Monday, April 22, 2013

how to start a fruit orchard .....

fruit orchards ... everyone dreams of having one.  with trees dripping full of your families favorite fruit.  imagining that when your kids say they're hungry you can just send them out to pick some fresh yummy goodness.

fruit orchards.  so easy to dream about,
hard to implement and no quick solutions.  a combination of
patience, planning and piggies are called for!

our first step was deciding what would be in the orchard vs what would go in our food forest.  not as easy as you might think!  but we decided that the orchard would contain the stuff that we wanted to manage more and be very easy for the kids to get their hands on.   this area will also have a heavy load of citrus ... the kids are huge fans of mandarins and stone fruit... so we are ensuring that this healthy addiction is catered for.  we will also include a few new favorites and trees for the subtropics ...which means a black mulberry, guava, tropical apple and nashi pear will feature as well.

the other thing that we needed to consider in our planning was the fruit bats.  a massive problem in our area.  they can come through and destroy your whole crop overnight.  so to ensure that our investment is well cared for, we are keeping the orchard fairly compact.  this will allow us to put up a framework for netting when this is needed.

bring in the piggies.  i am still in awe of our little kiddo's.  they are half way through completely digging up this massive grassy area and preparing it for planting.  in the midst of this as they get through the grass i am adding a huge load of gypsom .... this will help break down the clay.  and of course there is the amazing goodness that their manure adds to the soil.  currently the piggies have cleared half the orchard area, and have now been released on to the final section.  to say they are enjoying the life of pastured pigs is an understatement!

the final step will be to lay down a thick covering of green manure.  this is a series of seeds / grains/ legumes that are great at enriching the soil and keeping the weeds out.  you grow different things at different times of the year depending on where you live.  our autumn / winter subtropical mix from Eden Seeds will do the treat well.  this will go down with a thick bed of wet straw .... and then we let it rest.  this will do great things for improving the soil.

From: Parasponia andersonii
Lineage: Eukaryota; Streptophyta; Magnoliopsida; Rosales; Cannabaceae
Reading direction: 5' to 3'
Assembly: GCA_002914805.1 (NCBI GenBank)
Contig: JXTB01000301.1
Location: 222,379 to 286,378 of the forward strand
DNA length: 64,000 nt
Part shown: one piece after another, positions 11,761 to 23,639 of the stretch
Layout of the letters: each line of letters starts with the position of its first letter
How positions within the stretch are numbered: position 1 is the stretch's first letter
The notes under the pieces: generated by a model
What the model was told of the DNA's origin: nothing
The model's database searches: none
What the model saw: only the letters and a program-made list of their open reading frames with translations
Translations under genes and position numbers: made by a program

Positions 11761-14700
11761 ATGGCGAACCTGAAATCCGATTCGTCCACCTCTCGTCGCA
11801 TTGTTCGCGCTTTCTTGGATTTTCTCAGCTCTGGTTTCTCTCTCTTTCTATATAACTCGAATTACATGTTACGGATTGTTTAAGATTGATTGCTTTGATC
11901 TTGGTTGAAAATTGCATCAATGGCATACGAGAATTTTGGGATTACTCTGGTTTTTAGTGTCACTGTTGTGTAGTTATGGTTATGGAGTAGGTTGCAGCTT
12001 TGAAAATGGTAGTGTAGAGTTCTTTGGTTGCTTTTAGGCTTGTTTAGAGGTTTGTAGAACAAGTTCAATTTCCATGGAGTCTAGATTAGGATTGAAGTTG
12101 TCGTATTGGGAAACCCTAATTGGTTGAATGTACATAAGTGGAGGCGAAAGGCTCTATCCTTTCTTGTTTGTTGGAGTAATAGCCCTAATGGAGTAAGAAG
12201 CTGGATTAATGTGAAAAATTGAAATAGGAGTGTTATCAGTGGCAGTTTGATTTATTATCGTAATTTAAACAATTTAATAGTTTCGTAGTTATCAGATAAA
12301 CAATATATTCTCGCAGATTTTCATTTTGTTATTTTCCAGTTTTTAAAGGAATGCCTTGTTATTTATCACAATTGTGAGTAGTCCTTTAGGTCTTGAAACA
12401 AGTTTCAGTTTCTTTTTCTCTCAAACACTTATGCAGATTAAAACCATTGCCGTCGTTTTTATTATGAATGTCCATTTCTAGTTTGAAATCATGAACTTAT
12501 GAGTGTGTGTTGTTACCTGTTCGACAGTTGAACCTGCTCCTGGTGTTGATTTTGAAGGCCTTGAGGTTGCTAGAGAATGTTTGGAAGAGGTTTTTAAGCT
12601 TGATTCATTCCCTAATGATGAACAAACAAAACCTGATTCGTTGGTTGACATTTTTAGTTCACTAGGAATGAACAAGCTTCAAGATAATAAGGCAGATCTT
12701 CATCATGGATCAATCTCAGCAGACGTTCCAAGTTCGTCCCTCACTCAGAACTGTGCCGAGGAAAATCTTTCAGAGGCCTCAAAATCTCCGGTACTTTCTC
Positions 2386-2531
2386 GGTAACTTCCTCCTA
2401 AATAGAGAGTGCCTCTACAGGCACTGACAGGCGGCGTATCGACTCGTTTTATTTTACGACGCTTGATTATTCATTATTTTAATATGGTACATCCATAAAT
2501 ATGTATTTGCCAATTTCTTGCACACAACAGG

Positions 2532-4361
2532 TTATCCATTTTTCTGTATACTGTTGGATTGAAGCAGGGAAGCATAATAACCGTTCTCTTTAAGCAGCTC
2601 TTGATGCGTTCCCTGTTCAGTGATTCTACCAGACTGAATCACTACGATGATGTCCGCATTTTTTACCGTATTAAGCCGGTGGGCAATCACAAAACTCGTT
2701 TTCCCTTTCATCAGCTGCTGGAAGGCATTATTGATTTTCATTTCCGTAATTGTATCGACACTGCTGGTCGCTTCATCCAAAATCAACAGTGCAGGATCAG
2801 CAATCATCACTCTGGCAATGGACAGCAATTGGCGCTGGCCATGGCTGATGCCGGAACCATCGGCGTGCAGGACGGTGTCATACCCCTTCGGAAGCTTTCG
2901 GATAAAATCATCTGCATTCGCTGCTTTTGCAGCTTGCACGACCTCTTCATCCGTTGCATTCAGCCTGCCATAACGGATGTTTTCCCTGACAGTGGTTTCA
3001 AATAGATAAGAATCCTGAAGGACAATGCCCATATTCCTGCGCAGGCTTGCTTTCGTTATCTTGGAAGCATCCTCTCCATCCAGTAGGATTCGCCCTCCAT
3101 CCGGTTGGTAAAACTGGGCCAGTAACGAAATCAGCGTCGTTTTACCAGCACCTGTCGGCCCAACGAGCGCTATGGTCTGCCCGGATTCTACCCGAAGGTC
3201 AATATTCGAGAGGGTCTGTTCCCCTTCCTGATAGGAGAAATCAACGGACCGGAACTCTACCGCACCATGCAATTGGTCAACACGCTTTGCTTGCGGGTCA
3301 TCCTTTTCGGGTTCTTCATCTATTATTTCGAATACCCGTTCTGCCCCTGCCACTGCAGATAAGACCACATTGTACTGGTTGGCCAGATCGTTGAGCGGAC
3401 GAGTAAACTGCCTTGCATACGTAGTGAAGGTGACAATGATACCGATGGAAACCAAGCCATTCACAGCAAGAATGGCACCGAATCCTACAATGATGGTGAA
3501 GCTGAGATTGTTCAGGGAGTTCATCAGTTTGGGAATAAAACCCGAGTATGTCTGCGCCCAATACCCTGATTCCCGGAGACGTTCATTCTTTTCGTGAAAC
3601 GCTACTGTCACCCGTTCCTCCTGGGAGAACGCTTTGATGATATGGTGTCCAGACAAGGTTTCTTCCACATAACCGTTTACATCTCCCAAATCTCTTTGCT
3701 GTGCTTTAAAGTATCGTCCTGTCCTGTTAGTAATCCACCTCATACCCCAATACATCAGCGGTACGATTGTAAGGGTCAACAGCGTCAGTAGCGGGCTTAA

BUT ....

inspite of that, we still have very heavy clay soil.  it won't be perfect overnight.  so we are going to mound plant, above ground.  so watch this space for our first winter planting ... stone fruit i think.  great to plant over winter as they are dormant.  lets their roots really sink into the soil and get bedded in.  bring it on!


2 comments:

  1. Hi Maggie, all looking great. It is great to read about your soil prep...when we did our orchard we knew nothing and are now going back and adding to the soil . We wish we knew then what we know now - would have been much easier.

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    Replies
    1. Thanks Kim! there are so many lessons to learn! I've taken the time to talk to our immediate neighbors about the soils around us and listen to some old timers who really know their stuff. I reckon listening to people who have done it before is probably some of the best ways to go. One of the things we haven't done, but were told it helps heavy clay is to put in a load of sand with the piggies and let them mix that and the gypsom through. decided not to go that way ... but i could see how it would help with better drainage.

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